The average American woman spends thousands of dollars each year on beauty and salon treatments.
That's about 160 hours of grooming and primping. Phoebe Baker Hyde decided to explore what would happen if she gave up makeup for an entire year.
"I did what a man would do. Put on deodorant. Put on a little gel and head out the door. Maybe I can approximate that. The makeup would go, the jewelry would go," Baker Hyde, the author of the new book, "The Beauty Experiment," told Katie Couric on her ABC talk show "Katie."
The result? Baker Hyde said she felt more beautiful than ever without all the makeup.
While she found the experiment a success, experts say society may be less open to the idea.
Watch Katie 3 p.m. ET Friday on ABC to hear more from Hyde about her experiment.
"Studies indicate that we do tend to see attractive people, conventionally attractive people, we see them as happier, we see them as warmer, in fact, a few studies have shown that they even get lower prison sentences or don't get convicted at all," Caroline Heldman, professor at Occidental College who specializes in gender studies, said.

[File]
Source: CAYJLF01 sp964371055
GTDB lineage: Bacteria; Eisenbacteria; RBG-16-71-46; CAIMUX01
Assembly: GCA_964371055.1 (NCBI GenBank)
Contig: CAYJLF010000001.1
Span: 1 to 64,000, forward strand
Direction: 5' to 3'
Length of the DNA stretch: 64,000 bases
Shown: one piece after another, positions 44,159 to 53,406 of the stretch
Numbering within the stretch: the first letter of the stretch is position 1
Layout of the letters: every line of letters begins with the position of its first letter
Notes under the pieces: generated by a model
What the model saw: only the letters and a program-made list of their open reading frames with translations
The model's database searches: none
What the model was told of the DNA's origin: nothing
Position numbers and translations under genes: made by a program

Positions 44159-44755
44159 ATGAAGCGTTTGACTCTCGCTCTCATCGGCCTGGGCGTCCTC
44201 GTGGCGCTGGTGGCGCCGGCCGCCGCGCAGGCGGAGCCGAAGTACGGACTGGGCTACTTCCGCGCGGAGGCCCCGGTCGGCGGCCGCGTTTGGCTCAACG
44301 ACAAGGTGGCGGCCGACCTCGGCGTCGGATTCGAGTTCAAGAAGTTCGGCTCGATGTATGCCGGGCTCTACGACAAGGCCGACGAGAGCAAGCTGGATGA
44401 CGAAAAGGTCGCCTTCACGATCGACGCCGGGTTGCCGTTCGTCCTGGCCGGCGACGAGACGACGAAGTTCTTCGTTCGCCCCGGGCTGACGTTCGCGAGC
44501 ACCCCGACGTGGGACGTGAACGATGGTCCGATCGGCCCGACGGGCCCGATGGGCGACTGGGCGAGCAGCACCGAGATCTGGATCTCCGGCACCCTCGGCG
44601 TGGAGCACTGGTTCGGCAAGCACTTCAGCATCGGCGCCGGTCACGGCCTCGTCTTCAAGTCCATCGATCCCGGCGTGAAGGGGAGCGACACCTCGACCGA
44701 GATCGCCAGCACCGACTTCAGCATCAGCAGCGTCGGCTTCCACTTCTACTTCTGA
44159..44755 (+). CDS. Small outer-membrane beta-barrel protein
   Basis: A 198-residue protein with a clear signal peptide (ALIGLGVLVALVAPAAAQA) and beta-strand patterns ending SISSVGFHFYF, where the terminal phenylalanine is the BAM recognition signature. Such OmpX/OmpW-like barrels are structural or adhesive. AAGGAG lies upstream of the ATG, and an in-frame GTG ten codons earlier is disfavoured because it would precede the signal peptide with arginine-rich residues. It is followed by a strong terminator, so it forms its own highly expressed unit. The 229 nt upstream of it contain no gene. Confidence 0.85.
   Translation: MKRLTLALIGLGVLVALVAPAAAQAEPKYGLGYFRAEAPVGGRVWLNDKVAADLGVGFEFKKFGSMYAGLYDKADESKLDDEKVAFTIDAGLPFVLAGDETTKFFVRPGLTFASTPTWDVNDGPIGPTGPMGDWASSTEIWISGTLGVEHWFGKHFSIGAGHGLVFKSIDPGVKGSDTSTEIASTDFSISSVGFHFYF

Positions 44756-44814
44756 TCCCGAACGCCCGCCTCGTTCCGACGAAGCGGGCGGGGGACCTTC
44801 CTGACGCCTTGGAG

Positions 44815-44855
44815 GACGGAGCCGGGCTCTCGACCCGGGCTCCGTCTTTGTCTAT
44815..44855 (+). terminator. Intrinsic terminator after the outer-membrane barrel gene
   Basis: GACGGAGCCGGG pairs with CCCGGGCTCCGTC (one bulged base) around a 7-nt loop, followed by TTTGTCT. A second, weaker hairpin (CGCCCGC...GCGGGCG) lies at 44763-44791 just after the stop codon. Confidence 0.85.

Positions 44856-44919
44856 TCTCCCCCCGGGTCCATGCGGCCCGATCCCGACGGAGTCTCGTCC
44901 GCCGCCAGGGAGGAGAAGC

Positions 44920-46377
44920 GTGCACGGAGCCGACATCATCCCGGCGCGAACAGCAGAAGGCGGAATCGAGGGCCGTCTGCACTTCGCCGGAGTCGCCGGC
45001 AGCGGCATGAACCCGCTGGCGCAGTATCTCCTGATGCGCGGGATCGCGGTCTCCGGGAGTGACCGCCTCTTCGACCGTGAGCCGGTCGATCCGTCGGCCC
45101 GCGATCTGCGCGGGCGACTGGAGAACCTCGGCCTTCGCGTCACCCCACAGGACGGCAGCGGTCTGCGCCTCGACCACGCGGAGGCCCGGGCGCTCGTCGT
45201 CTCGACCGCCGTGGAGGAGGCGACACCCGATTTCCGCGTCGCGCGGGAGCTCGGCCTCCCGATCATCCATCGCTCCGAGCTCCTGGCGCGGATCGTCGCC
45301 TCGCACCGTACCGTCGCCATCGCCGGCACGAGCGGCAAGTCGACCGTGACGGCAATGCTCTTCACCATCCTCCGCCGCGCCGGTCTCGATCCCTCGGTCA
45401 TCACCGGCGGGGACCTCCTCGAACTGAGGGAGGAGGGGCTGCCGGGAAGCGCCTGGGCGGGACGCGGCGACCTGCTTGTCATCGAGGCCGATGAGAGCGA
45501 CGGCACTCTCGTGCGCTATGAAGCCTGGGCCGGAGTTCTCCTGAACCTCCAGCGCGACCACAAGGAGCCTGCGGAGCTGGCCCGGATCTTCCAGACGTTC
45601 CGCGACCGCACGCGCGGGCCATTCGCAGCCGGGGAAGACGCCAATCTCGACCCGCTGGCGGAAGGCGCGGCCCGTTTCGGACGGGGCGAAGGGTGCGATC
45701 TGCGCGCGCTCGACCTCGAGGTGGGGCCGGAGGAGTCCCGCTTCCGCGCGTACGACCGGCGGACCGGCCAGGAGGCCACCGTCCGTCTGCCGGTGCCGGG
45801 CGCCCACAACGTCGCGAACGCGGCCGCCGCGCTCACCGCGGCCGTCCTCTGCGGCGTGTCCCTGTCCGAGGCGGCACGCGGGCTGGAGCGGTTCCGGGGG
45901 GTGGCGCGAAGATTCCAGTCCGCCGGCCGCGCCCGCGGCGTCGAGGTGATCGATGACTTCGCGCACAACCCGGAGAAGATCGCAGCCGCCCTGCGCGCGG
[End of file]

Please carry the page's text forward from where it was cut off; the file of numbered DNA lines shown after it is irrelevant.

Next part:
Couric's show decided to do its own social experiment to see what would happen. "Katie" sent out a camera crew with Maureen, who was all dolled up and in need of help on the streets of New York.
People stopped to help her, and they even offered to take her where she needed to go.
But when Maureen dressed down, put on glasses and left off her makeup, the results were quite different. Hardly anyone stopped to help her, and those who did had reservations.
"I was definitely surprised because I don't normally wear makeup when I go out, and I don't really look at the reactions that people are giving me. And when I did this experiment I really saw how differently I was treated because of how I looked," she said, speaking on "Katie."
Hyde also stopped shaving her legs during her makeup-less year.